Quiroz’s results in the Colombian families speak to a debate among researchers about how brain activation changes in the decade or more before AD’s dementia phase. Findings particularly at the MCI stage have shown variable results, perhaps because change happens in biphasic curves over time, or because different regions change at different times, or because the patients in those studies were heterogeneous. More recent fMRI studies have coalesced around the notion that an early phase of hippocampal hyperactivation precedes a later hypoactivation, a biphasic curve that, to the popular imagination, suggests a brain that struggles mightily to keep up before it crashes (e.g., Dickerson et al., 2005). MCI studies support that in the sense that early-stage, mildly impaired people tend to show hyperactivation, whereas more severely impaired MCI patients show hypoactivation (Celone et al., 2006). Autosomal-dominant families can help clarify this issue because they are less heterogeneous and tend to yield more consistent results.
Taken together, this means that by Paisa mutation carriers’ early thirties, some 15 years before they meet the traditional dementia diagnosis, scientists at present have three types of test in hand that distinguish carriers from non-carriers. They are the deficit on a single established cognitive test as reported in Lancet Neurology, the new binding test reported in Brain, and the functional MRI measure reported in Annals of Neurology. All these changes can be measured at what Lopera calls the “asymptomatic pre-MCI” stage, suggesting that it makes sense to start examining individuals at high risk for AD as early as 20 years before the clinical start of the disease.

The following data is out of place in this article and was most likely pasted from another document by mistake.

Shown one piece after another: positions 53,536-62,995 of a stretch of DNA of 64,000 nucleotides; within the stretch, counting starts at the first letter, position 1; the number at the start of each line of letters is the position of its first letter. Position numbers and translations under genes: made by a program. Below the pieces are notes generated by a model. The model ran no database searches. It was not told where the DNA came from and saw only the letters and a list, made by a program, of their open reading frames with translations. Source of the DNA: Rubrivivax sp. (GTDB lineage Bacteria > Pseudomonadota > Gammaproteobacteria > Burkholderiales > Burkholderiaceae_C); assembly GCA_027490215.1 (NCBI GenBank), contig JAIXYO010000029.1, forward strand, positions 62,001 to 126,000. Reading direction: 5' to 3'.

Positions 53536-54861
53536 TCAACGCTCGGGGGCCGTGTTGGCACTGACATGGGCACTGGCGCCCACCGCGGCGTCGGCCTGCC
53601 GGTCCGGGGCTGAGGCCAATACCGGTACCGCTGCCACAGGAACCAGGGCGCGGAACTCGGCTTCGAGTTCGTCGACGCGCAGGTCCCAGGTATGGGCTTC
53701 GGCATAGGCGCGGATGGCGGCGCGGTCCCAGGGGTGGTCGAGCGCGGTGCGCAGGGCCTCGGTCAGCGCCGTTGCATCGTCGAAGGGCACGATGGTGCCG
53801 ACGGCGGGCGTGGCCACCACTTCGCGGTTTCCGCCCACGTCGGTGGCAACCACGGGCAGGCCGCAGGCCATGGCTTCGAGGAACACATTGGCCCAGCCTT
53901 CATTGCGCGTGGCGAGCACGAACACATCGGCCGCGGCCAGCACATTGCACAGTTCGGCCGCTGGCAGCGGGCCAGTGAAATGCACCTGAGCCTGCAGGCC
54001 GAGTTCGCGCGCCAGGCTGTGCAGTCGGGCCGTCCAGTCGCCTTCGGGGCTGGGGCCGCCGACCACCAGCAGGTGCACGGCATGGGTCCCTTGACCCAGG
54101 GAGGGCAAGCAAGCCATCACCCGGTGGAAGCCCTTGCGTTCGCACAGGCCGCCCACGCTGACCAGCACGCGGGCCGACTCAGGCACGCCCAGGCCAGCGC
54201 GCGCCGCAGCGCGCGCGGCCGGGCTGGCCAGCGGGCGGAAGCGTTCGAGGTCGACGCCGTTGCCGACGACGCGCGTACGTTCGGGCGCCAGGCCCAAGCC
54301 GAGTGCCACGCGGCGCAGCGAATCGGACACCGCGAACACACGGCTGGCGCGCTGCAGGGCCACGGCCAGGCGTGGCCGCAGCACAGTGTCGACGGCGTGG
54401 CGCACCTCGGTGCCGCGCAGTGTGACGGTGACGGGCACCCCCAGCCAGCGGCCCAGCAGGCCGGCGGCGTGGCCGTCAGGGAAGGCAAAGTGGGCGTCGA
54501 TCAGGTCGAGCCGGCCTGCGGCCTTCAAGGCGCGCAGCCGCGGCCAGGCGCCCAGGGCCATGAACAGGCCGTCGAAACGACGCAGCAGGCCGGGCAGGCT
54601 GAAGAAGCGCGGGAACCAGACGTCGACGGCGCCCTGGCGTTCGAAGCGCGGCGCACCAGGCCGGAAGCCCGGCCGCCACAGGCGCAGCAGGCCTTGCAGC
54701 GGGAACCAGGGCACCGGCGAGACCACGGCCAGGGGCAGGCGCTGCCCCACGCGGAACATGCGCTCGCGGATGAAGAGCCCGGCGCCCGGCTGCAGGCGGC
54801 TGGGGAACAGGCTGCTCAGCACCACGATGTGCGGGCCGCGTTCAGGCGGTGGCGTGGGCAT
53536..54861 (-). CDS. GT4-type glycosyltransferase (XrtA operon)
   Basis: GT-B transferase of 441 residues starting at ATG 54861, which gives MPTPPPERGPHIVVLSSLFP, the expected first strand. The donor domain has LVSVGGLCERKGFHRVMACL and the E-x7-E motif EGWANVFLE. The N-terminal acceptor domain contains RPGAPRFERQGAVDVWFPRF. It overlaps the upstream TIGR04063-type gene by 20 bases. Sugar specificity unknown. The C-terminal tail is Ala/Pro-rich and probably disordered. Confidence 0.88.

Ongoing research is doing exactly that, and more. Quiroz is already imaging the brains of children because she saw some signals in teenagers, and fMRI is not invasive. API researchers and collaborators are currently analyzing CSF samples drawn from young adults in their thirties and twenties. For each marker, the scientists compare carriers and non-carries in a given age range and, if they see a difference, push back to the next-younger age range, Lopera said. Collectively, their ambition is to capture the natural trajectory of the disease in its entirety. “During this year, we plan to obtain all these biomarkers in carriers and non-carriers in all the age ranges,” Eric Reiman of the Banner Alzheimer’s Institute in Phoenix, Arizona, said at the API conference in Washington on 7 January 2011.
Don’t Count Out Old Faithful
A geyser it’s not, but the ADAS-Cog has been a trusty instrument to measure cognition in trial after trial of Alzheimer’s disease since the long-gone days of success with the cholinesterase inhibitors. Scientists especially in industry tend to use tools the FDA knows and has found adequate for drug approval before, but they agree that the ADAS-Cog is too crude to pick out those subtlest of changes by which an insidious disease like Alzheimer’s creeps up on a person over the course of many years. Likewise, the CERAD is used widely to gather standardized cognitive information harmonized through the National Alzheimer’s Coordinating Center, but it, also, is considered too insensitive to grasp the slippage from normal to mildly impaired cognition.
Or is it? Perhaps these instruments could be tuned to this purpose? This, in essence, is what Langbaum of the Banner and her colleagues did as part of their prep work for API trials. At the first API advisory meeting in October 2009, Langbaum had shown estimates of statistical power and group sizes for treatment trials that were based on data from the Banner scientists’ own research cohorts. She got advice to use more and larger cohorts and a greater range of measures, and did exactly that. “We wanted to identify which combination of cognitive assessments would most sensitively detect a person’s trajectory of change prior to an AD diagnosis,” Langbaum said. Then she would use that combo to calculate power estimates for preclinical trials.